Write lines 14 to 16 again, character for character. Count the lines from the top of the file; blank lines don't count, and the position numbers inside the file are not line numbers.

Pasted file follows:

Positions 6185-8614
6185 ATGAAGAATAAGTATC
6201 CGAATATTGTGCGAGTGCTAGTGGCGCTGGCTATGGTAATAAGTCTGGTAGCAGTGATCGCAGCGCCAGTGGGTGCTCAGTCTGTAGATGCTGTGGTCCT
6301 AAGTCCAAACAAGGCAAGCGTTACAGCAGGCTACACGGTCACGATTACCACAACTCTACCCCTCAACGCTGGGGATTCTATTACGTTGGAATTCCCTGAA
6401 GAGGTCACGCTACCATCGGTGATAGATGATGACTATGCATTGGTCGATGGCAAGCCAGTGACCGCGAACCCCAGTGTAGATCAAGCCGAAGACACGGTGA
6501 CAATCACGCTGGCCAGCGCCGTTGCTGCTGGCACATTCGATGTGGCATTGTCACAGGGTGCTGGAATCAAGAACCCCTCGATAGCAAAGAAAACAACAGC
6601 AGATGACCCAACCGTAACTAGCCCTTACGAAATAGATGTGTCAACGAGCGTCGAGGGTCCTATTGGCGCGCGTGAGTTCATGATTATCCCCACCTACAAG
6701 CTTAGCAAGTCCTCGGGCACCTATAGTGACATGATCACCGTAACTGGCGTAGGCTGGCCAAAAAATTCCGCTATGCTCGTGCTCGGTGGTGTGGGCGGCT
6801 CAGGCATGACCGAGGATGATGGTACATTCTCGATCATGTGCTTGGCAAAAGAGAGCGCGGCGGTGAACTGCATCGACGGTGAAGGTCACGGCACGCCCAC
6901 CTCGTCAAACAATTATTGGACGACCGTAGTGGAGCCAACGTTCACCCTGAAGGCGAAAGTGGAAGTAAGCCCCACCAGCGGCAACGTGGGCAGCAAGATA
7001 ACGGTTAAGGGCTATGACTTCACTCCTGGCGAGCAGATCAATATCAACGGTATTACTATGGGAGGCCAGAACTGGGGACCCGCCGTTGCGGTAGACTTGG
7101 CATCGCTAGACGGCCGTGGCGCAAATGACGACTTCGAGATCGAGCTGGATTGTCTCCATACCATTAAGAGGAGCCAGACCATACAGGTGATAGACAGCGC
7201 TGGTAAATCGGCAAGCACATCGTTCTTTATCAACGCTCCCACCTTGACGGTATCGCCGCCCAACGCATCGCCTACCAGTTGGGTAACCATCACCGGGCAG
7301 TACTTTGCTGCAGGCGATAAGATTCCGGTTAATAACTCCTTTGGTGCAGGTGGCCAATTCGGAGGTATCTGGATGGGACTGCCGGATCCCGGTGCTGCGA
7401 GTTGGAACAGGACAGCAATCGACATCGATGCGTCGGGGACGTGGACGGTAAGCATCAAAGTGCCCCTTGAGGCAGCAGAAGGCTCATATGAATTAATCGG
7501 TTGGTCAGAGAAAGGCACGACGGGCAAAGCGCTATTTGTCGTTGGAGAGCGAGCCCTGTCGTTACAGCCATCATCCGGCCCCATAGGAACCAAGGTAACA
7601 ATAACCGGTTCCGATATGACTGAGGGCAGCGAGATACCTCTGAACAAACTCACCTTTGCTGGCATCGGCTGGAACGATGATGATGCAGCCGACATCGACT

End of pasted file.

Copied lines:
7301 TACTTTGCTGCAGGCGATAAGATTCCGGTTAATAACTCCTTTGGTGCAGGTGGCCAATTCGGAGGTATCTGGATGGGACTGCCGGATCCCGGTGCTGCGA
7401 GTTGGAACAGGACAGCAATCGACATCGATGCGTCGGGGACGTGGACGGTAAGCATCAAAGTGCCCCTTGAGGCAGCAGAAGGCTCATATGAATTAATCGG
7501 TTGGTCAGAGAAAGGCACGACGGGCAAAGCGCTATTTGTCGTTGGAGAGCGAGCCCTGTCGTTACAGCCATCATCCGGCCCCATAGGAACCAAGGTAACA